The Last Word: Too many choices can be hard, but bad ones, or none, are worse

When, in 2003, I first read about the restaurant in New York that served nothing but rice pudding, I was excited in a way that’s hard to understand 20 years later. I felt cheated that I didn’t live in New York, where I could go somewhere both so silly and amazing, and choose between “Fluent in French toast” rice pudding or “I got the panna cotta” rice pudding.

Polly Campbell
Polly Campbell

A few years later, I was in New York and I happened across it: Rice to Riches. I promptly went in and chose an 8-ounce cup of rice pudding, which cost $4.50. I don’t really remember the flavor or whether it was good. 

It was a preview of things to come, cupcakes and macaron bakeries, charcuterie boards and Walgreens-receipt-long selections of craft beer. Also, Facebook friends and endless scrolling and online dating and email advertising. The world started offering so many choices, everywhere, all the time. 

Choices are exciting, but choosing is hard and the result is often unsatisfying. The array of colors of cashmere sweaters makes me want to buy one, but one color separated from the rainbow isn’t as beautiful. I am excited by the lists of the kind of arty, serious movies I like on the Criterion Channel, but often wonder if the ones I didn’t pick would have been better than the one I did. I browse table lamps and am handed enough beautiful possibilities that I start thinking about throwing out the lamps I have so I can buy new ones. 

Sometimes, when overwhelmed by this modern, oversized menu of life, I remember an ad I saw when I was a child that I still remember puzzling over. It showed a little girl choosing ice cream, with the copy asking something like “How would you like it if you could only get butter pecan?” Of course, I pondered how terrible that would be, but also realized something was off about the ad, something propagandistic. I’m pretty sure it was created for the U.S. Chamber of Commerce. An ad for capitalism, basically, which I didn’t realize needed advertising.

How wrong that ad was – at this point, I think I’d like to be offered just one flavor and no choice.

Also how right – but not for the reasons it meant.

Because a significantly large segment of the population often has only one flavor to choose from, so to speak. When you are poor, you always have fewer choices. There are people in Cincinnati whose stress does not come from deciding which foods to buy, but from having no grocery store in their neighborhood and no car. People whose choices are between bad child care or no child care or no job, between keeping aging parents at home or leaving them in understaffed and underfunded nursing homes.

Some people have to choose between medications and groceries, between paying the heating bill or school fees. Not which college to go to, but whether to go at all. Often, being poor puts them in tight corners where they’re left with no good choices at all, like owing money to a predatory check-cashing company.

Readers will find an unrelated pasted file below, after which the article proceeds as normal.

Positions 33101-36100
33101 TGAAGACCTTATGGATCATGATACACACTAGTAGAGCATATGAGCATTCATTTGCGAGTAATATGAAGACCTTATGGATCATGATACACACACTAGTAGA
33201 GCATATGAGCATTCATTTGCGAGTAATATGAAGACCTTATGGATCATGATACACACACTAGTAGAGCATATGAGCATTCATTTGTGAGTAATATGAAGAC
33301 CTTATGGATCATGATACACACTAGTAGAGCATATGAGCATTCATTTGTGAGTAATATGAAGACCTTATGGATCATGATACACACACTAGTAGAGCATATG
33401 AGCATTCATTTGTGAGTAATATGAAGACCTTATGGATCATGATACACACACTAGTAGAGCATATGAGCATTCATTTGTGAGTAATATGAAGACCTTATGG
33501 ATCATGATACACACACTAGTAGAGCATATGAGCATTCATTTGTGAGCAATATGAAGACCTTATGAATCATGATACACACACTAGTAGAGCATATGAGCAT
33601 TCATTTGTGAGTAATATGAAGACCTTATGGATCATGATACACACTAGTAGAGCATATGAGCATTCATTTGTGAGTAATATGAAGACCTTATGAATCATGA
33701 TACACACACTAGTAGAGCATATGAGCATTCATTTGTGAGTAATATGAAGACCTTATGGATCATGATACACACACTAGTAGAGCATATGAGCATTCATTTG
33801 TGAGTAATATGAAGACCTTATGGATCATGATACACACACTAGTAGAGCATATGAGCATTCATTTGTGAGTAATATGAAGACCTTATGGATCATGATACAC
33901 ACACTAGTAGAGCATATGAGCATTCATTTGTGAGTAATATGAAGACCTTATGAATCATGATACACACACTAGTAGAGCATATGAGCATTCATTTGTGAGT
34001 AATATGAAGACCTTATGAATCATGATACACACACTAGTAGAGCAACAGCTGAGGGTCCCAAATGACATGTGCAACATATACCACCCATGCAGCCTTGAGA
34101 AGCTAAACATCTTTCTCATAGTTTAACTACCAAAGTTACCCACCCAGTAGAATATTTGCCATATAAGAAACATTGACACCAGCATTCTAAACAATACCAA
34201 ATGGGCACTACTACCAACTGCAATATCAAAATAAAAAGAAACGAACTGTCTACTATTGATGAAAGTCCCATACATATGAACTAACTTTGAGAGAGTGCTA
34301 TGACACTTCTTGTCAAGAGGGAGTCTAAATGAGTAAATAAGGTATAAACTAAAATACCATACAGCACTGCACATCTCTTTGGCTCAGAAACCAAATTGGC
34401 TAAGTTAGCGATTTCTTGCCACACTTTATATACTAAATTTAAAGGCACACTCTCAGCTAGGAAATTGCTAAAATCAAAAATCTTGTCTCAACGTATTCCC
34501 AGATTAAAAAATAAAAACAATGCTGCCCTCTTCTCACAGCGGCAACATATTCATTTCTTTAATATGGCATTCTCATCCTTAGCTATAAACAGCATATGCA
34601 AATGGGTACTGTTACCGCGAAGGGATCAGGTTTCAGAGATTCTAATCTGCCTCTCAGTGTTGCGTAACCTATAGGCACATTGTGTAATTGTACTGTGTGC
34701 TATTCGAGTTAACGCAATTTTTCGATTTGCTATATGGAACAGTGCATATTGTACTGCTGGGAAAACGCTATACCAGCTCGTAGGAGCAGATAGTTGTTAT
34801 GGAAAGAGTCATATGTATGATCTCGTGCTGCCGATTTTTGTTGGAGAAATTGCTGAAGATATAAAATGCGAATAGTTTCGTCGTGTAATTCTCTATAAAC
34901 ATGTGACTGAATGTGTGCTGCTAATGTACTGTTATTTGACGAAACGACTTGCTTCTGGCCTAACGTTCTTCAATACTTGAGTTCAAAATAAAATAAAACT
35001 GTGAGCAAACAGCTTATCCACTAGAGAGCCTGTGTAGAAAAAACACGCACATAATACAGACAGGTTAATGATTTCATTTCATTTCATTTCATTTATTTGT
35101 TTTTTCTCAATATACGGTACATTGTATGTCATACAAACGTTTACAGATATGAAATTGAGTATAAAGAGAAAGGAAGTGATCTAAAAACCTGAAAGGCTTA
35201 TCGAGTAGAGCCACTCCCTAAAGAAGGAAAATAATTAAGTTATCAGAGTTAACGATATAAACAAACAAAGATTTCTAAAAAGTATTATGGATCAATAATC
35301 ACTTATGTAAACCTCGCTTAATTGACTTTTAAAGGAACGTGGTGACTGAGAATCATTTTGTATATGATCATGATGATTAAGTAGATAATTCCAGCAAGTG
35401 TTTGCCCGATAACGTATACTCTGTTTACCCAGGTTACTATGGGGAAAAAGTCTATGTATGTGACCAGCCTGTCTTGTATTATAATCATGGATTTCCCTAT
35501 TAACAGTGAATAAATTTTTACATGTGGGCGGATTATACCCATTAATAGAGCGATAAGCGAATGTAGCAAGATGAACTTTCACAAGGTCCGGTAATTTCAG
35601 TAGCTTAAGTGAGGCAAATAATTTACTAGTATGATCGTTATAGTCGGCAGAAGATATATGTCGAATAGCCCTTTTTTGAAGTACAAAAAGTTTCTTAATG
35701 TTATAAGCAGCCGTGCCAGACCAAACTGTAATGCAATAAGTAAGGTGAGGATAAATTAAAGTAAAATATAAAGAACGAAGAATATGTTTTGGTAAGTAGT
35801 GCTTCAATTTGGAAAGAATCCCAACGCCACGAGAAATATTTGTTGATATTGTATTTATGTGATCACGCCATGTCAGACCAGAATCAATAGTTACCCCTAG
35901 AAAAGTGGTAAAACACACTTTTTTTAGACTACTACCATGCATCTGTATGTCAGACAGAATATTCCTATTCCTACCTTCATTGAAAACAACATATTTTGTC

There are lots of trend stories about the paradoxical stress of too much choice. People with money see themselves reflected in the general chatter all the time. But a trend story about “Americans face less choice” is just as true. And maybe people like me are so busy picking out wallpaper or deciding where to go on vacation that we
don’t think about lives not like ours.

Think about how often COVID is summed up as that time we were bored and had to make sourdough bread and adopt pets and get on Zoom. Instead of how COVID was a health disaster that tore up people’s lives. That killed a million people, many of them dying alone. I don’t think we talk about those million people a lot. 

The dystopian future the free-enterprise advocates were so scared of is true. Not because the Communists took over and instituted a centrally planned economy, but because the growing forces of inequality in our economic and political system mean that choices have been taken from some people and showered on others. 

One choice each of us could make is how to be part of changing that. The organizations featured in this issue are doing the work. Read about them, their goals and missions and the problems they’re addressing. Any of them would be a good place to start. 

Oh, I saw Rice to Riches in the news again, shortly after I ate there. In 2005, the owner was arrested for running an illegal gambling empire. Somehow, the restaurant made more sense as a money-laundering front. But it’s still open, getting by in a high-rent neighborhood of Manhattan with something your grandmother used to make. In fact, a second location is opening, on the Lower East Side. Rice pudding is now $10 a cup. ν

Polly Campbell writes monthly on a variety of topics, and she welcomes your feedback and column suggestions at

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